St. Thomas More School Cathedral Satellite-1 (STMSat-1) - 05.30.18

Overview | Description | Applications | Operations | Results | Publications | Imagery

ISS Science for Everyone

Science Objectives for Everyone
Future rocket scientists at St. Thomas More Cathedral School, a PreK to 8th grade school in the United States, are building a “CubeSat” satellite to orbit Earth and gather data. The tiny four-inch and about three-pound cube satellite named St. Thomas More School Cathedral Satellite-1 (STMSat-1) is delivered by a resupply rocket to the International Space Station (ISS) where it is deployed by an ISS NanoRacks launcher into its own orbit to capture images and transmit them back to the schools around the world for research and teaching purposes in math and science.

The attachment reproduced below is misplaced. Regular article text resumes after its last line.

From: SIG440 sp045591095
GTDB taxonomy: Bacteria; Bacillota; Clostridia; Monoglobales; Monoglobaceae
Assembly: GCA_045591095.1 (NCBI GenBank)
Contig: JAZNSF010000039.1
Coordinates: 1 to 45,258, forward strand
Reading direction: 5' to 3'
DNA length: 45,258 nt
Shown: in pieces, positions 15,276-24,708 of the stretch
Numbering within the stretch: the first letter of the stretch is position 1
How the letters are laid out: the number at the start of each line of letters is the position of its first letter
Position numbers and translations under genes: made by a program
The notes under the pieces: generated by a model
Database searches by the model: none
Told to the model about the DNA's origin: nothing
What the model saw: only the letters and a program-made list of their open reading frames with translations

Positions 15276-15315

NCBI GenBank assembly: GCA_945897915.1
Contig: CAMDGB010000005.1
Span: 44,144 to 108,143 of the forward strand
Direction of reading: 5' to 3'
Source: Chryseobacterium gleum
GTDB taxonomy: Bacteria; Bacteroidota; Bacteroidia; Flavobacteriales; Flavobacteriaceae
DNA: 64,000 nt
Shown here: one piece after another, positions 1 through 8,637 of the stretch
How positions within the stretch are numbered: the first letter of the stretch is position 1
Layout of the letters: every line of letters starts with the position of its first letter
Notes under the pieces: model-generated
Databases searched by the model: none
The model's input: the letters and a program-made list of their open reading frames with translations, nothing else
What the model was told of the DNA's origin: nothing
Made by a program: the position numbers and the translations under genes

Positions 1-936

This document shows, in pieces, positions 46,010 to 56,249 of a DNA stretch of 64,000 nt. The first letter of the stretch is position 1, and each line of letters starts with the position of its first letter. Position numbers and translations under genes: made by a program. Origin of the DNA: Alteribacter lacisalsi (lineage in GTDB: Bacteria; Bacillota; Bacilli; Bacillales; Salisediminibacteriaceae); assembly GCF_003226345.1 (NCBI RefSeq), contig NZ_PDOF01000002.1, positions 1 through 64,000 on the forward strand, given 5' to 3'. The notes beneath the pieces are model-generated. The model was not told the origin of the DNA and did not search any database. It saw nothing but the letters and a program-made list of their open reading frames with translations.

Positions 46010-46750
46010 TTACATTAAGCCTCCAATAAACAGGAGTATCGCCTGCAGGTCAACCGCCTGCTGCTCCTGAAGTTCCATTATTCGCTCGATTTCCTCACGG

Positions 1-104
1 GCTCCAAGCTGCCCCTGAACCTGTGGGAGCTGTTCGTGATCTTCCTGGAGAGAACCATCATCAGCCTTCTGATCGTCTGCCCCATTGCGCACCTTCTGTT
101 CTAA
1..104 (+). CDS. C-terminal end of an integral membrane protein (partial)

Science Results for Everyone
Information Pending

The following content was provided by Joseph Pellegrino, and is maintained in a database by the ISS Program Science Office.
Experiment Details


Principal Investigator(s)
Joseph Pellegrino, NASA Goddard Space Flight Center, Greenbelt, MD, United States

Eleanor McCormack, Cathedral of St. Thomas More, Arlington, VA, United States

St. Thomas More Cathedral School, Arlington, VA, United States
NASA Goddard Space Flight Center, Greenbelt, MD, United States

Sponsoring Space Agency
National Aeronautics and Space Administration (NASA)

Sponsoring Organization
Technology Demonstration Office (TDO)

Research Benefits
Earth Benefits, Scientific Discovery

ISS Expedition Duration
March 2015 - March 2016; March 2016 - September 2016

Expeditions Assigned

Previous Missions
Information Pending

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Experiment Description

Research Overview

  • The primary objective of St. Thomas More School Cathedral Satellite-1 (STMSat-1) allows a strong emphasis on hand-on, inquiry based learning activities for young students.